The first night of Ingmar Bergman's radical production of Hedda Gabler for the National Theatre in 1970 was nearly derailed by the antics of a bearded middle-aged man occupying a box with his handsome young companion. There was a certain amount of kerfuffle in the box, but the main problem was the older man's braying laughter at every line uttered by Maggie Smith. She was giving a performance of fierce containment, but the laugher responded as if she were a stand-up comedian. At the interval, we heard, the man and his companion were asked to leave. And then we heard who the man was. It was Tennessee Williams, in the midst of the protracted falling apart which had by now occupied the best part of a decade, and had another painful decade to run. He could be glimpsed, on both sides of the Atlantic, bearded, tubby, bespectacled, oddly attired - sometimes wearing shorts in winter, or safari suits at a gala - oozing alcohol, erratic and incoherent, accompanied sometimes by glamorous actresses, more often by young men of raw beauty and scant conversational skills.
New plays continued to come from him, but they were either enigmatic and incoherent, or flaccid, lacking in any sort of inner tension, made up of the old ingredients but now leaden, not alchemised into the burnished beauty he so uniquely commanded. Critics, smelling blood, swooped on the wounded writer with savage relish. The relentless John Simon denounced everything that Williams wrote from the early 1960s with such brutality it seemed his sole purpose was to drive the playwright into retirement or perhaps an early grave. "The kindest thing to assume is that Williams died shortly after completing Sweet Bird of Youth, and that his subsequent, ever more dismal plays are the work of a lover of his who has learned to impersonate him perfectly in daily life, but only very crudely in playwriting."
It was a terrible spectacle. How had the writer out of whom had poured The Glass Menagerie, A Streetcar Named Desire, Cat On a Hot Tin Roof, come to this? The revelation of Margaret Bradham Thornton's stupendous, superbly annotated edition of Williams's Notebooks is that nothing ever poured out of him. Everything, from the beginning, was squeezed out with agonising difficulty, surrounded by intense self-doubt and constant premonitions of physical and emotional collapse. We have known about this from previous sources - from the various collections of letters, from his own Memoirs, above all from the one volume of the authorised biography completed by Lyle Leverich - but never quite from the horse's mouth like this, unmediated by the element of performance inherent in correspondence or autobiography. This is what it was like, minute by minute, to be Tennessee Williams, his own commentary on himself for himself. In leaving the Notebooks to posterity, he noted that "they may have some usefulness as a history of an individual's fight for survival, emotional travail ... I wrote them purely the way that Catholics talk through a black cloth to the priest in the next cubicle. Except," he adds, characteristically, "that I was both Father Confessor and Son Confessor."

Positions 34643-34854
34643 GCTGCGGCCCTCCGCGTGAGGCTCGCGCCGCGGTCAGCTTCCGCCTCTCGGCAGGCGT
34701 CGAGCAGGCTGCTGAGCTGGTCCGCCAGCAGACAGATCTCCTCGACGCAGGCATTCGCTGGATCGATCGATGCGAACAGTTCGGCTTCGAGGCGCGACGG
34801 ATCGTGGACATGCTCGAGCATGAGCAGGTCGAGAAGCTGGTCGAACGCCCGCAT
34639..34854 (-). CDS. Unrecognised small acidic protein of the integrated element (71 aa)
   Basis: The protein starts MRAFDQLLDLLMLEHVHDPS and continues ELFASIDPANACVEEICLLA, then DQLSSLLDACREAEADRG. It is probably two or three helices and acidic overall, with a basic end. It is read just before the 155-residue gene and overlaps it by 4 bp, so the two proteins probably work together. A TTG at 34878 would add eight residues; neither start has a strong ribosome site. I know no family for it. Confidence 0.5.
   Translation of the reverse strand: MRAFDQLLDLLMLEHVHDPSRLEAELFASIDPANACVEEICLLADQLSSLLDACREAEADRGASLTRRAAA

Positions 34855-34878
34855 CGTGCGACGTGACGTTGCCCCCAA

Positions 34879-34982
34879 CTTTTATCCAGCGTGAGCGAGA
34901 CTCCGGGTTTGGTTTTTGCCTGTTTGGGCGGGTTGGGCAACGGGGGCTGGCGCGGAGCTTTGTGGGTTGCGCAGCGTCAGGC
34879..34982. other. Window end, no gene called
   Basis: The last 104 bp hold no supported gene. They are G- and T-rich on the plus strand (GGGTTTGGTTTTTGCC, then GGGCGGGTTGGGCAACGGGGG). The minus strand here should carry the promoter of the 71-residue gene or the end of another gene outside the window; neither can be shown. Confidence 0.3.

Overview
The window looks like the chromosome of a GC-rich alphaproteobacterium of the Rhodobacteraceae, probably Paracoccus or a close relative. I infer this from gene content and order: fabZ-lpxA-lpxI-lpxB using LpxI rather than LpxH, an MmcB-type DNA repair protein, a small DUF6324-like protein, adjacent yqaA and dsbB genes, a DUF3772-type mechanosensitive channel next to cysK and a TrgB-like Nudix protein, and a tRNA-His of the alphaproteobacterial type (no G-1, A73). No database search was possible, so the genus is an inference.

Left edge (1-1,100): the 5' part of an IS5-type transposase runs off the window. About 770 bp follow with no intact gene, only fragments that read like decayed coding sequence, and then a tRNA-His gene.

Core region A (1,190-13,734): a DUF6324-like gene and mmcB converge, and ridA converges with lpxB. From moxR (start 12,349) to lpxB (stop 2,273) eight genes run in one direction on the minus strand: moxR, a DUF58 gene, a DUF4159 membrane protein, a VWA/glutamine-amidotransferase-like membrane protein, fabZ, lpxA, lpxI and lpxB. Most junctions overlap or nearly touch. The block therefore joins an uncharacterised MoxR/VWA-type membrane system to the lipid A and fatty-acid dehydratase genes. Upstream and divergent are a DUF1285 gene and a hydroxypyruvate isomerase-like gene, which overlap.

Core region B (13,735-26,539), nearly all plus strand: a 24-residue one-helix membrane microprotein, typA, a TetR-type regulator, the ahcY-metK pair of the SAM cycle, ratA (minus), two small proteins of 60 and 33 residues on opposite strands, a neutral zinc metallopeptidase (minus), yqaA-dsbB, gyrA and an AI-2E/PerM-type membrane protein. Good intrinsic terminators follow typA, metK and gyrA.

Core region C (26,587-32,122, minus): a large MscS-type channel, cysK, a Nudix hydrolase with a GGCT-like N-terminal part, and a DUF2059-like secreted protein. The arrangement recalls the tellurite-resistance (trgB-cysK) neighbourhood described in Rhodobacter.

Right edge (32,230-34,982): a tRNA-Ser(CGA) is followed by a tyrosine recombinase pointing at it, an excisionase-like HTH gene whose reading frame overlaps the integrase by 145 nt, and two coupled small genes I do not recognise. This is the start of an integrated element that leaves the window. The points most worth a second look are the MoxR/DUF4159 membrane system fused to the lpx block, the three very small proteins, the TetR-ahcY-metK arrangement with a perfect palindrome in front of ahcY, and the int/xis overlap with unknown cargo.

Of course this cannot continue, simply on a physical level, but the same is true emotionally. And writing becomes harder and harder: "If only I could get the colored lights going in my brain!" The uppers and the downers and the booze and the drugs finally induce feelings of dullness. "The talent died in me from overexposure, sort of sunstroke under the baleful sun of success." He sees that he has never been entirely in life, always detached from it. "Your hat is not in the ring," he had been told in his early manhood, and he sees the truth of this, helplessly watching his own decline. "The way down is long and it continues," he writes, while struggling desperately with Orpheus Descending and Cat On a Hot Tin Roof, the latter of which, at any rate, is acclaimed in terms which must have made Williams roar with ironic laughter: "It seems not to have been written. It is the quintessence of life ... simplicity and directness of craftsmanship." He attempts psychoanalysis, but withdraws when the analyst tells him that he must be prepared to "go through hell": what else had he been doing all his life?
The journals stop in 1958 and resume 21 years later with a searching Apologia pro sua vita. "Did I die by my own hand or was I destroyed slowly and brutally by a conspiratorial group? ... I don't understand my life, past or present, nor do I understand life itself. Death is more comprehensible to me." In fact he lived for another four years after writing that, and then he only died by the absurd circumstance of choking on the cap of an eyedrop bottle. After 73 years of constant abuse, his body was still perfectly capable of enduring more: endurance, the greatest of virtues in his world view. "En avant", many of the entries end, and it might well have been the title for the book as a whole.
Simon Callow's Orson Welles: Hello Americans is published by Jonathan Cape.
Copyright (R) thedailystar.net 2007